How to create an engaging internal communications newsletter
What is the purpose of an internal newsletter?
The purpose of an internal newsletter is to inform, include, and inspire employees. You want to inform your teams about what’s happening in and outside of the organization; include their voices, stories, and accomplishments wherever possible; and inspire them to live the company’s values and reach its ultimate goals and objectives.
I want to build an internal communications newsletter. Where do I start?
Here’s the thing: we find that the best internal newsletters don’t just come “from the desk” of the internal communications team. You truly are the voice of the company, and you should embrace that role and send a company newsletter that really tells the story of the individuals who work there. Sure, the internal communications team is responsible for curating it, creating it, sending it, and measuring it. But at the end of the day, you really want your teams to see themselves in it.
So, rather than sharing “internal communications news,” regurgitating PR stories, or focusing only on what the comms team is working on, just use your internal newsletter as a platform to amplify the stories and messages that are most important to your employees. (In other words: make the newsletter about your audience, not about you!)
Of course, it’s easier said than done. The ultimate challenge is that you want your internal newsletter to be a reflection of the company as a whole, but you also want it to feel relevant to the employee who is receiving it. This is where the nuances of sending and segmentation lie, but we have a simple solution for tackling that — skip to it here, if you’d like!
What should be included in an internal newsletter?
Here are a few sections that a lot of our customers include in their internal newsletters:
- Company metrics/performance updates
- Celebrations, launches, team accomplishments
- Customer highlights, like great online reviews, social mentions, or cool use cases
- Education (little bits of ongoing training, or did-you-knows)
- Events, holidays, and observances (give them something to look forward to!)
- Employee spotlights
- One major call-to-action (call out the one thing you want the team to do this week)
- Pulse surveys (these are interactive and so much fun!)
- Plus, we love ending our newsletters with a little GIF, meme, tweet, or surprise 😉
You may wonder what the ‘ideal length’ is for an internal communications newsletter; unfortunately, you’re going to have to test your way to that answer! For organizations with a lot of frontline or deskless employees, you may find a simple, text-based, mobile-friendly design paired up with something like a “fast five” works well (basically, 5 things you need to know this week). For others, we find that a really beautiful internal newsletter design template that includes employee photos, branded elements, GIFs, and surveys is the key to engaging the team.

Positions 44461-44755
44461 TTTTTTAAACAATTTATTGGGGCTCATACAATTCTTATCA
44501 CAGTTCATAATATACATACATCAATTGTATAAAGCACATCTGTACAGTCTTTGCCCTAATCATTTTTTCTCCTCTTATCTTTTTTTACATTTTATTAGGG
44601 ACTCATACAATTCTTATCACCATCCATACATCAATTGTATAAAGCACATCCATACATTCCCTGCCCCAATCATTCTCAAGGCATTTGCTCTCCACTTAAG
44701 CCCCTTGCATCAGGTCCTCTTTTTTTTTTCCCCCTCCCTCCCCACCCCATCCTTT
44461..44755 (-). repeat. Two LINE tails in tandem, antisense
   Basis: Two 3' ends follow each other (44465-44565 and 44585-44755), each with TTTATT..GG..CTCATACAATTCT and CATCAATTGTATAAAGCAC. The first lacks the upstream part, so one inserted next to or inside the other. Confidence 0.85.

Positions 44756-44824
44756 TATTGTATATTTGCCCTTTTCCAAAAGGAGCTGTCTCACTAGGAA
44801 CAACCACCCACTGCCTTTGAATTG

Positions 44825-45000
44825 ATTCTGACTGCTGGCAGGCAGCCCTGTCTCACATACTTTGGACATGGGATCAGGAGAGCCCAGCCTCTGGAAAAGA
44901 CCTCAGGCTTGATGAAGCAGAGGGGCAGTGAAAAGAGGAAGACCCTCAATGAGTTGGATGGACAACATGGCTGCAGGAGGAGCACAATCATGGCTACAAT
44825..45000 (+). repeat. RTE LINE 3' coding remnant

What is the most important element in an internal newsletter?
The subject line is the most important element in any internal newsletter or email. If your employees don’t open it, then the content you’ve carefully curated for them really doesn’t matter!
You can try a few different approaches with your newsletter subject lines to see what performs best for your team.
We’ve seen the following internal newsletter subject lines perform really well for various organizations:
- [Month] news + [a fun thing!]
- October news + our latest launch
- December news + holiday party
- [Newsletter name] | [Date]
- Workshop Weekly | January 3, 2023
- Product Updates | March 2, 2023
- [Newsletter name] | [short description]
- Workshop Weekly | Meet our new CEO!
- Workshop Weekly | Employee award winners!
- What’s new for [month]
- What’s new for January
- The latest & greatest for March
It’s best that there is some element of your subject line that remains the same from month-to-month, just so it’s clear to employees what they can expect (and they know what it is in their inbox when they see it).
Need help coming up with a creative name for your company’s internal communications newsletter? Here’s an in-depth article on all of our favorite best practices, ideas, and examples of employee newsletter names.
How do I get content for an internal communications newsletter?
In order to create an internal newsletter, you have to start with two things: content and design.
We find that internal communicators often run into two scenarios when creating content for their all-staff newsletter: 1.) it’s like pulling teeth to get other departments to contribute to it at all, or 2.) every department wants their own stuff in it.
If you’re just starting out, focus on creating a really engaging newsletter that makes other departments want to be a part of it. We’ve seen it hundreds of times with Workshop customers; once the internal communications team launches an all-company newsletter with a great design and some well-crafted content, other departments will be clamoring to either get their own newsletter and/ or be a part of the all-company one.